Saturday 17 March 2018

The Ocean Liner by Marius Gabriel #BlogTour @Scribbler4Bread @alice_geary1 @midaspr #TheOceanLiner

In September 1939, cousins Masha and Rachel Morgenstern board the SS Manhattan bound for New York, leaving behind everything – and everyone – they know in war-torn Europe. America offers a safe haven, but to reach it they must survive an Atlantic crossing fraught with the danger of German U-boats and their lethal torpedoes.
Their only distraction from peril is the drama of life on board. Among their fellow passengers are the composer Igor Stravinsky, making a new start after a decade of personal tragedy; and Rose Kennedy, wife of the US ambassador to London, determined to keep her four young children from harm. And then there’s Thomas, a young Nazi with a secret ...
All 1,500 passengers on board are hoping to find a bright future at the end of their perilous journey. But as they discover, fate is not smiling upon them all.
Thoroughly researched, The Ocean Liner is a fictionalised portrayal of some of the true stories from The Golden Age of the Ocean Liner, and sensitively pays tribute to some of true tragedies of the period. From the destruction of the SS Athenia, the heroics of Commodore Albert ‘Rescue’ Randall, to the events that changed Rose Kennedy’s life forever, Gabriel brings to life a cast of refugees escaping WW2.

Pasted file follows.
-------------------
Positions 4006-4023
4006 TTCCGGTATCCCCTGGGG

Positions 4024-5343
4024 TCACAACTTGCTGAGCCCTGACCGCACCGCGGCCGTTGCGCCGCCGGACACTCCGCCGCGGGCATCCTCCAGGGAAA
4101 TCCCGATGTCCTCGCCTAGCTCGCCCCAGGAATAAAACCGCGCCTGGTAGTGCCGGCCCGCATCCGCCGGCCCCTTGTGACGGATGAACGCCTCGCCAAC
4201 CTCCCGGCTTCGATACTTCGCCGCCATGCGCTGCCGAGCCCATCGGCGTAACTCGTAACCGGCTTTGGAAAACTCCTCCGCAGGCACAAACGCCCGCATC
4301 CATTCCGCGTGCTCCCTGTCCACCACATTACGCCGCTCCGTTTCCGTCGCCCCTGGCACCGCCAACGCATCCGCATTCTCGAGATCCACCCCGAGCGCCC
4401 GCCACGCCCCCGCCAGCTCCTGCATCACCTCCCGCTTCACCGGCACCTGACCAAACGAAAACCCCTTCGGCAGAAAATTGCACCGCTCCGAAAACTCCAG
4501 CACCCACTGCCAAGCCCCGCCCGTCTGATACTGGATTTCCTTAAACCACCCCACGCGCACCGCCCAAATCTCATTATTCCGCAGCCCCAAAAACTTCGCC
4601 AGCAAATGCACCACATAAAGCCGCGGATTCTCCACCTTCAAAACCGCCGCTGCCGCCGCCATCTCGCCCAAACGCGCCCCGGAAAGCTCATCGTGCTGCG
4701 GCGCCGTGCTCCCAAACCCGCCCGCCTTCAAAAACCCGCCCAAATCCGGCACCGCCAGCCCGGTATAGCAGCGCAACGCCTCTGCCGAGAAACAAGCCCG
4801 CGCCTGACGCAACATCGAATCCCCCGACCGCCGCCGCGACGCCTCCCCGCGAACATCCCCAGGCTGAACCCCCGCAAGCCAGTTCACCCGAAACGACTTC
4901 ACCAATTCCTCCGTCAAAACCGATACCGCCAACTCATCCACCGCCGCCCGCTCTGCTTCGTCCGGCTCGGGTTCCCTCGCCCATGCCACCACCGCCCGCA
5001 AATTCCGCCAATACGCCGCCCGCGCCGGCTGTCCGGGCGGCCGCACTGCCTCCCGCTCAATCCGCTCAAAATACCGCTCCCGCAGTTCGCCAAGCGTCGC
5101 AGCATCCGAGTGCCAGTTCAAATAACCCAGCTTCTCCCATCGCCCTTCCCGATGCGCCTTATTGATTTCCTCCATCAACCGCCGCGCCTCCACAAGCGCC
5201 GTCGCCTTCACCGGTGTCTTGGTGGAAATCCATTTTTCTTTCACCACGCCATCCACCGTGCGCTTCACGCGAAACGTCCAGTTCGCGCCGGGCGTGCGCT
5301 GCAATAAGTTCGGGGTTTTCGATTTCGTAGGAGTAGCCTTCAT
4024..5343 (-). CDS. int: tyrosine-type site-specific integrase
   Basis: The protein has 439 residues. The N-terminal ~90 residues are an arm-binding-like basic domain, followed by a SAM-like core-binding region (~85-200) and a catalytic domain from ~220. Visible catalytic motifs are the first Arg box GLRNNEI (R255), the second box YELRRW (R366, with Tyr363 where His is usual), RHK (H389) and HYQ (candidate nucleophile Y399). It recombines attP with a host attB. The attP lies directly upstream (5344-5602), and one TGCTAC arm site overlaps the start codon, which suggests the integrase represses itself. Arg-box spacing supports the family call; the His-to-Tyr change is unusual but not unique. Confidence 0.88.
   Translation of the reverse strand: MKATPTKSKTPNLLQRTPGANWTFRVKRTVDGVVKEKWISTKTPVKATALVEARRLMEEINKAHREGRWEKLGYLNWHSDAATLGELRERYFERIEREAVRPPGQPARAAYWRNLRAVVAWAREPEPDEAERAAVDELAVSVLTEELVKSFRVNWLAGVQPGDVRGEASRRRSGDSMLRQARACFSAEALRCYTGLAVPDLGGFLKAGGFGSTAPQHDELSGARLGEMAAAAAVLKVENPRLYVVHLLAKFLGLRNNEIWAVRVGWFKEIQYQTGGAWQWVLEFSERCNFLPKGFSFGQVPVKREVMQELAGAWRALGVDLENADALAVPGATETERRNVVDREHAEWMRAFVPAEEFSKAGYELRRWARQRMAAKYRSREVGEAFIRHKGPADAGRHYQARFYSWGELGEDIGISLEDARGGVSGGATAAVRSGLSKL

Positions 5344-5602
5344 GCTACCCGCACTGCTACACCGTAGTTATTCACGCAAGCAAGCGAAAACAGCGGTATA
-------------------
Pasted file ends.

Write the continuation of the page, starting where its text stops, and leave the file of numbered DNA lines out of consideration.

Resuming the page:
The Ocean Liner by Marius Gabriel is published by Lake Union Publishing, in paperback on 20 March 2018. My thanks to the publisher and Alice from Midas PR who sent my copy for review and who invited me to take part on this Blog Tour.

I've been a fan of Marius Gabriel's writing for a while now and I'm absolutely delighted to welcome him here to Random Things today as part of the Blog Tour for The Ocean Liner. He's talking to us about the books that are special to him, in My Life In Books.

My Life In Books - Marius Gabriel

Great Expectations, Charles Dickens. For me, this will always be THE book. My mother read it to me when I was 6 or 7 years old. It gripped my imagination so powerfully that I could hardly sleep after each chapter ended, and would lie awake, my mind still in the graveyard with Magwitch, or visiting Miss Havisham's house with the exquisite Estella, or in bustling London with all of Pip's new friends.